Cambridge House logo

The Magdalene College Youth Trust

Here is briefly recorded the history of the Magdalene College Youth Club (and later Trust), which has been done so much for Southwark and Cambridge House over the course of a long and distinguished life.

Founded in 1905 under the auspices of its parent Cambridge College, the object of the Magdalene College Boys Club was ‘to provide for the moral and physical welfare of boys and men, and more particularly for those living near Wyndham Road, Camberwell’ where the club premises were originally situated.

The need for endeavours supporting young people has been constant in South London. In 1932 the Club President describes the poverty of the Camberwell area and of those seeking a social, educational and sporting outlet through the club, stating that ‘a large proportion of these many families are living in squalor that should not be tolerated for a moment in a country with any pretensions to what is popularly called civilisation.’

The War Years

The horrors of the Second World War only exacerbated the pressing needs of the borough, and it was at this time that the Club moved to Cambridge House where an air raid shelter in the garden guaranteed its continued ability to open every night. The October 1943 – March 1946 Club report described how:

‘The Club premises were damaged by blast on three occasions; but this misfortune paled in comparison with the general distress of the Borough of Camberwell, where out of its 42,000 houses, only 400 remained entirely free from damage by enemy action. Under these trying conditions, the activities of the Clubs were fully maintained.’

The Magdalene Boys Club was joined at Cambridge House by clubs from Jesus, Sidney Sussex and, later, Emmanuel. Together, now as a cohesive youth centre, these clubs provided a range of activities, trips, classes, games and sports to over 120 boys (and a similar number of girls) aged 10-18. They represented a chance to learn new skills, make new friends and broaden horizons. Annual trips to Cambridge University strengthened a bond that was further served by generous subscriptions and residencies from Cambridge students.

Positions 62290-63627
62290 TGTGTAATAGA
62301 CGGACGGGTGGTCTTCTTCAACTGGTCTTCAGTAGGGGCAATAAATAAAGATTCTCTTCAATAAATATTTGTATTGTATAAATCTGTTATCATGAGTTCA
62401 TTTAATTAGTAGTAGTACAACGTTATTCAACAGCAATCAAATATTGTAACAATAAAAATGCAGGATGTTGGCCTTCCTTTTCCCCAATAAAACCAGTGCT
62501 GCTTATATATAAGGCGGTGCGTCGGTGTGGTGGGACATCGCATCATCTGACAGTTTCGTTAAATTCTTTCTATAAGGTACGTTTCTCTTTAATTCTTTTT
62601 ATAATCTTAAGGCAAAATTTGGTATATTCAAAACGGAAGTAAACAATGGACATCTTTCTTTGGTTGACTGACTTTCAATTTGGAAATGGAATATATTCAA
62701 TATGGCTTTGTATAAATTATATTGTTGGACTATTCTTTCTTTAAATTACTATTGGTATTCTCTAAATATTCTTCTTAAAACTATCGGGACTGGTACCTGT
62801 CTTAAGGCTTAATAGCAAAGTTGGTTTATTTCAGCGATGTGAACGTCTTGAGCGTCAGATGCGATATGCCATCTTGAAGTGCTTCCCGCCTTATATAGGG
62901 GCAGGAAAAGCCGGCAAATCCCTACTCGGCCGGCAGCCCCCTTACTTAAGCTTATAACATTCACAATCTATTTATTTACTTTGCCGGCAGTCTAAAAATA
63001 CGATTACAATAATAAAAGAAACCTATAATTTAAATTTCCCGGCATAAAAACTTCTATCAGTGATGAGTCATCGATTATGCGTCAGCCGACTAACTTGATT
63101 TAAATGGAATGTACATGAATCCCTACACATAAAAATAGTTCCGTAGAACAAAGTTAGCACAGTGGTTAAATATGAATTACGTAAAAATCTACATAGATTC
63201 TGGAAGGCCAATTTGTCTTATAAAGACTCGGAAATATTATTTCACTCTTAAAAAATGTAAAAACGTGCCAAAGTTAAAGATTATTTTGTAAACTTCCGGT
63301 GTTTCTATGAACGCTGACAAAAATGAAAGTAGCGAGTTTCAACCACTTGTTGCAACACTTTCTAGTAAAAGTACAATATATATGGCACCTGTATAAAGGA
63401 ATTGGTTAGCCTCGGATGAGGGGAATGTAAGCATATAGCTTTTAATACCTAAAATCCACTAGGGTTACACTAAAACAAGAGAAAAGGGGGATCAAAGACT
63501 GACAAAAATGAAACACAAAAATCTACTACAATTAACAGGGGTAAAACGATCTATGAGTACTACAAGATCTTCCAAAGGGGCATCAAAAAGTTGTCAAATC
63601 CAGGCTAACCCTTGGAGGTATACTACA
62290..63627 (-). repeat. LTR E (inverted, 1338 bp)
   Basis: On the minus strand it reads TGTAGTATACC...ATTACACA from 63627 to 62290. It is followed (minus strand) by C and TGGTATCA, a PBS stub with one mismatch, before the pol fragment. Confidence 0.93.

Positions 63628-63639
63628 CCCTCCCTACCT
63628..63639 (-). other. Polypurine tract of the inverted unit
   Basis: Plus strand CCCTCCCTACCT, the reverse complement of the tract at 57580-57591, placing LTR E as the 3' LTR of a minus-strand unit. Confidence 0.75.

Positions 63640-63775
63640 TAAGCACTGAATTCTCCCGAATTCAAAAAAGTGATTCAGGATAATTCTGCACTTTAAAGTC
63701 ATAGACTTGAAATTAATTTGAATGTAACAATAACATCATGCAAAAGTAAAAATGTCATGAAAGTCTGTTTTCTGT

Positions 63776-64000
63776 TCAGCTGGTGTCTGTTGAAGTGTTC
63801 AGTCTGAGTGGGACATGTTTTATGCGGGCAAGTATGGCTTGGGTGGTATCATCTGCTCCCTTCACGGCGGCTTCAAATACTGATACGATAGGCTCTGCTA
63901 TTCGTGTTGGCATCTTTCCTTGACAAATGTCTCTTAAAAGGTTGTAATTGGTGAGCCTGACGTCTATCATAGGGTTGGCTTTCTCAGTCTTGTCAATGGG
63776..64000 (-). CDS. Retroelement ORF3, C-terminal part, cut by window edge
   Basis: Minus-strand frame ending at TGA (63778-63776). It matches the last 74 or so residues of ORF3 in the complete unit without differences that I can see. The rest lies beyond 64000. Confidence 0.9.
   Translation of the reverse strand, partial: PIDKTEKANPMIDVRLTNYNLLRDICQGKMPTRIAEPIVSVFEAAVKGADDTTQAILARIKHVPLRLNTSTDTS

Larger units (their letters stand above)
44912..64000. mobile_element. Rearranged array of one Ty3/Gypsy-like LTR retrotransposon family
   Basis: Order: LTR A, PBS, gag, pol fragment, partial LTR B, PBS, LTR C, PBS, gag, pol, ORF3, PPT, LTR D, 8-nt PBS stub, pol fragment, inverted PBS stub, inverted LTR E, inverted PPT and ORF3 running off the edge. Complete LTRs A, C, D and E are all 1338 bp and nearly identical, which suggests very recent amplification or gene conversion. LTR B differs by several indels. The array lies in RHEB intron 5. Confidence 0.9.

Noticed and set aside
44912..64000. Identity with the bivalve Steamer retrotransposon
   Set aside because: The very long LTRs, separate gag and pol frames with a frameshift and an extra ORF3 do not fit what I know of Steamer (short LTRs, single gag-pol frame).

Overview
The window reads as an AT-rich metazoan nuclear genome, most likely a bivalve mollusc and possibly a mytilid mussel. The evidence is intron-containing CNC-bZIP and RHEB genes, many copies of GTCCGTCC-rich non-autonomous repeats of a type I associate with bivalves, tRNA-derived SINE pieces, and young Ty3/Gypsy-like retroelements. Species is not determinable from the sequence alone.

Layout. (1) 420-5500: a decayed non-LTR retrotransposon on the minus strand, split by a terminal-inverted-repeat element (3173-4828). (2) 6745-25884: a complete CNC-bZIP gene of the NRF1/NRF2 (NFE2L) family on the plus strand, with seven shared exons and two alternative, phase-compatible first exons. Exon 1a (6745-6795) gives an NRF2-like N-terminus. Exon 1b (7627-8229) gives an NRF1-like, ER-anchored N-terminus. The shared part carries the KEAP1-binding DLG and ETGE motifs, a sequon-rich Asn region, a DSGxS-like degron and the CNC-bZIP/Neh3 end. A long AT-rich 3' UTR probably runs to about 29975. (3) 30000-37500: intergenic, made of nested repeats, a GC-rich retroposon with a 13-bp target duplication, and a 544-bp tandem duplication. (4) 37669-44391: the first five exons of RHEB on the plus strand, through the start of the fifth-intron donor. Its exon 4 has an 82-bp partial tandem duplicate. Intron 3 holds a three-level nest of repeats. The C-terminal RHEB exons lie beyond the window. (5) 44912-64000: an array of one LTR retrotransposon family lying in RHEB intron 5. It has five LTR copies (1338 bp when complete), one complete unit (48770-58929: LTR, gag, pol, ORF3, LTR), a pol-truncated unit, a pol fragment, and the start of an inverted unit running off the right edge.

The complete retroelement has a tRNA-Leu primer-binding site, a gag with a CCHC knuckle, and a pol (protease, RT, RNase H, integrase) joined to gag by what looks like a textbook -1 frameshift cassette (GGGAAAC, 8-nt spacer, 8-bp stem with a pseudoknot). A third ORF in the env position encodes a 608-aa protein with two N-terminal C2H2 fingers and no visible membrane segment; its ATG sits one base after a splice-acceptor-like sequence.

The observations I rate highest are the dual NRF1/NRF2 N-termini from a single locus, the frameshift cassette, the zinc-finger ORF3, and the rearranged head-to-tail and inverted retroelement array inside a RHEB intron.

From Club to Trust

In 1969 the Club suffered several setbacks. On the departure of the resident youth worker no suitable replacement could be found. A small team of residents attempted to keep the club going ‘but were defeated in the end by an outbreak of vandalism which made it necessary to close the club… to prevent further damage to the premises.’

This was recognised as a chance to rethink the needs of the community around youth work and attempt more intensive and targeted approaches. It was not the end of Cambridge House’s provision of support for the young, but rather the start of something new.

By this time the Club had sold its original premises on Wyndham Road and devolved the running of the youth programme to Cambridge House. The Club invested the proceeds and, as a trust, existed now to feed funds into Cambridge House’s new youth projects.

This job it performed admirably for many years, creating unquantifiable benefits for the local area over the course of its life. In the winter of 2015/16 it was decided that the time and manpower demands of the trust were no longer commensurate to the benefits of its continued operation: the love and nostalgia that many members bore it could no longer outweigh the demands of pragmatism. The Trust was merged into Cambridge House, where the transferred financial resources have been an invaluable support to our specialist programme for at-risk youths. The legacy of the Magdalene College Youth Trust lives on in these efforts.

Skip to content